Union-repped employees address concerns in front of Board of Regents.

Workers called for raises and to reinstate a scholarship that allowed them to take classes for free.

Youssef Rddad

A number of University of Minnesota workers voiced their worries about wages and working conditions in front of the Board of Regents Friday afternoon.

Calling for “respect and raises” as they renegotiate new collective bargaining agreements, unionized workers addressed concerns in front of the board, including employee sick and parental leave, shortages in staff and pay.

American Federation of State, County and Municipal Employees 3800 president Cherrene Horazuk called to reinstate the Regent’s Scholarship which previously covered University employee’s tuition but was reduced to 75 percent, except for first-time degree-seekers in 2009.

Workers represented by AFSME have seen around a 15 percent decrease in staff, while academic professional jobs have grown by over 24 percent from 2008 to 2014, according to data provided by AFSME.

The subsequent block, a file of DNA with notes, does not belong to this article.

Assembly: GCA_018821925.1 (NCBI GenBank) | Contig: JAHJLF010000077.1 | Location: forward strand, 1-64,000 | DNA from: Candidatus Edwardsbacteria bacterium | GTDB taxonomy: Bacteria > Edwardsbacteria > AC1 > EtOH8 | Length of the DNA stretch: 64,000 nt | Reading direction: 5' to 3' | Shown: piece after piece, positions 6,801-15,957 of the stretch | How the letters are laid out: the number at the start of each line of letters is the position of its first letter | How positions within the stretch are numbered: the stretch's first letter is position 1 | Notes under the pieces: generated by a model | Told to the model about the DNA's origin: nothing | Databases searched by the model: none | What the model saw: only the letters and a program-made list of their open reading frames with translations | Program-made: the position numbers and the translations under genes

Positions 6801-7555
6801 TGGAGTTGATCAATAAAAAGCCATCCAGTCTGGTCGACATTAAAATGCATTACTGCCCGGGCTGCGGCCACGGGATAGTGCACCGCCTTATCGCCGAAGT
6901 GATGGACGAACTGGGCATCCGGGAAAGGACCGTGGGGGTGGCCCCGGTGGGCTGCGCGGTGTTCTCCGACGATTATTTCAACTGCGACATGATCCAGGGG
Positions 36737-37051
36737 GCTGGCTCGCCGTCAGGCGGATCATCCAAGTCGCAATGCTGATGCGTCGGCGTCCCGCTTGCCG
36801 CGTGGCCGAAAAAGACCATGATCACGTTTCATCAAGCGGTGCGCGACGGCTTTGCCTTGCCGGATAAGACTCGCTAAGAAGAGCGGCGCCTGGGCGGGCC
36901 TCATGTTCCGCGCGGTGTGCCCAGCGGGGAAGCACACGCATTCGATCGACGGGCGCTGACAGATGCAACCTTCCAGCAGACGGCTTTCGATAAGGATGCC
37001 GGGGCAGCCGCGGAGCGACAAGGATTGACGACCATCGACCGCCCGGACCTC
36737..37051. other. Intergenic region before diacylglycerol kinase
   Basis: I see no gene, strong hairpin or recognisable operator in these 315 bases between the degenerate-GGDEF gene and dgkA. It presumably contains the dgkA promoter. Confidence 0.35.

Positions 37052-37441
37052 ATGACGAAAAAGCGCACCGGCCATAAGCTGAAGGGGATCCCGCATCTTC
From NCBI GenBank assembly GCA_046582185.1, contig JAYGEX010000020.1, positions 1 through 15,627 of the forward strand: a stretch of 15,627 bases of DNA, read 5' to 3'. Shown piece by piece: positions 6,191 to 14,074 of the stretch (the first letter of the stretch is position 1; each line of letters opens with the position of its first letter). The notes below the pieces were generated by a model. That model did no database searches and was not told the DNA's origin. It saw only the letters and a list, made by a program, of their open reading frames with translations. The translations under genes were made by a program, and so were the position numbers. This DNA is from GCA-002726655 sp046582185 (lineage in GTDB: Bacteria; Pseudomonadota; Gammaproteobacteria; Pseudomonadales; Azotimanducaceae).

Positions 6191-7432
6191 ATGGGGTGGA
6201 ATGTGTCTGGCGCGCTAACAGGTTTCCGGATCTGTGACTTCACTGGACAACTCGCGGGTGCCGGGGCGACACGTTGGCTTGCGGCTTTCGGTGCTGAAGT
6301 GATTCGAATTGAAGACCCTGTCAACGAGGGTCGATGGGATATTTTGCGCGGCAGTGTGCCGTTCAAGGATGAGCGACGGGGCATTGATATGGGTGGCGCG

Horazuk said she is hoping to negotiate a 5 pay percent increase for unionized workers and create a $15 per hour minimum wage.

“This isn’t Wal-Mart or Target or US Bank — this is a public land-grant institution funded by tax payers and student tuition,” Horazuk said

Regent David McMillan said he understands the importance of allowing employees to invest in further education, but he said employees should pay for some portion of their classes.

“I don’t think it’s too bad right now. I think we’re paying the bulk of it,” McMillan said, adding that he would be interested in the idea of a sliding scale for workers to pay for taking classes.